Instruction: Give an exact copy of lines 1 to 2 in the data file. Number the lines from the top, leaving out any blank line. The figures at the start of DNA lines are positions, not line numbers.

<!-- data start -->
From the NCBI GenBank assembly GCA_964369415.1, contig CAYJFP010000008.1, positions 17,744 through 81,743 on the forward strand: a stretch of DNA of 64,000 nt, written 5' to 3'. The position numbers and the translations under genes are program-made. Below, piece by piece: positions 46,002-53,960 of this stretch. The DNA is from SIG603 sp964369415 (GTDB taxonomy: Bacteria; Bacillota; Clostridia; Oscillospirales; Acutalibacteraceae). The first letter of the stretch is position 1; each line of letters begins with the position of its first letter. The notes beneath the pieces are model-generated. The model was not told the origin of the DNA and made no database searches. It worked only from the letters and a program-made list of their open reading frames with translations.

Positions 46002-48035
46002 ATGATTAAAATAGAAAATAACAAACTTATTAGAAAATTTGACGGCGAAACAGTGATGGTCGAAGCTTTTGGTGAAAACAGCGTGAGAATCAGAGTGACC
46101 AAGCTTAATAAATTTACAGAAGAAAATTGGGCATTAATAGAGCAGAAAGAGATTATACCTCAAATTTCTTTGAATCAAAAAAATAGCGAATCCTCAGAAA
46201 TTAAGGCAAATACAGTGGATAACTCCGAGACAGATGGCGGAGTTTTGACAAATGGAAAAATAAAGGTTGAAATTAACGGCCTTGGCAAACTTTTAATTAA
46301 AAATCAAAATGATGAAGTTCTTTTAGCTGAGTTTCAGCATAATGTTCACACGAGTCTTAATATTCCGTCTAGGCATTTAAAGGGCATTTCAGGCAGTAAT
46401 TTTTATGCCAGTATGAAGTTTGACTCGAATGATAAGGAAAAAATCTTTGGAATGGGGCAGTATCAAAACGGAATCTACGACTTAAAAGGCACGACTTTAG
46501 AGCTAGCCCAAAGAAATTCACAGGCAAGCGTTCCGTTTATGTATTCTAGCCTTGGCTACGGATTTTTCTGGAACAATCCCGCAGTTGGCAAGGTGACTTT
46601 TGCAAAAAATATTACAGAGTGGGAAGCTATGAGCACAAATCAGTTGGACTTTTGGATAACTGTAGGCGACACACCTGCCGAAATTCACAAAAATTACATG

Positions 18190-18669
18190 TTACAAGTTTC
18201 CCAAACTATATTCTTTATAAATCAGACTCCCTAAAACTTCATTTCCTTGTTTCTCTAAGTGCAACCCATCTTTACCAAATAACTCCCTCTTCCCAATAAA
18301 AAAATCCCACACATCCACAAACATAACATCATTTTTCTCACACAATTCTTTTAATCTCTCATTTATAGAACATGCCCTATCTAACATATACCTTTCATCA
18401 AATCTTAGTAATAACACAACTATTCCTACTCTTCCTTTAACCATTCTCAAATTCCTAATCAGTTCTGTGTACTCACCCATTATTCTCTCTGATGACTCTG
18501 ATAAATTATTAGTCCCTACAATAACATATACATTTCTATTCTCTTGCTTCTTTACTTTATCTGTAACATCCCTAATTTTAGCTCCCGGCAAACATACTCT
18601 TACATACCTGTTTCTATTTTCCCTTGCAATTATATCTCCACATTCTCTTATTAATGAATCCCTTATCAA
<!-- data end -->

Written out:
From the NCBI GenBank assembly GCA_964369415.1, contig CAYJFP010000008.1, positions 17,744 through 81,743 on the forward strand: a stretch of DNA of 64,000 nt, written 5' to 3'. The position numbers and the translations under genes are program-made. Below, piece by piece: positions 46,002-53,960 of this stretch. The DNA is from SIG603 sp964369415 (GTDB taxonomy: Bacteria; Bacillota; Clostridia; Oscillospirales; Acutalibacteraceae). The first letter of the stretch is position 1; each line of letters begins with the position of its first letter. The notes beneath the pieces are model-generated. The model was not told the origin of the DNA and made no database searches. It worked only from the letters and a program-made list of their open reading frames with translations.

Positions 46002-48035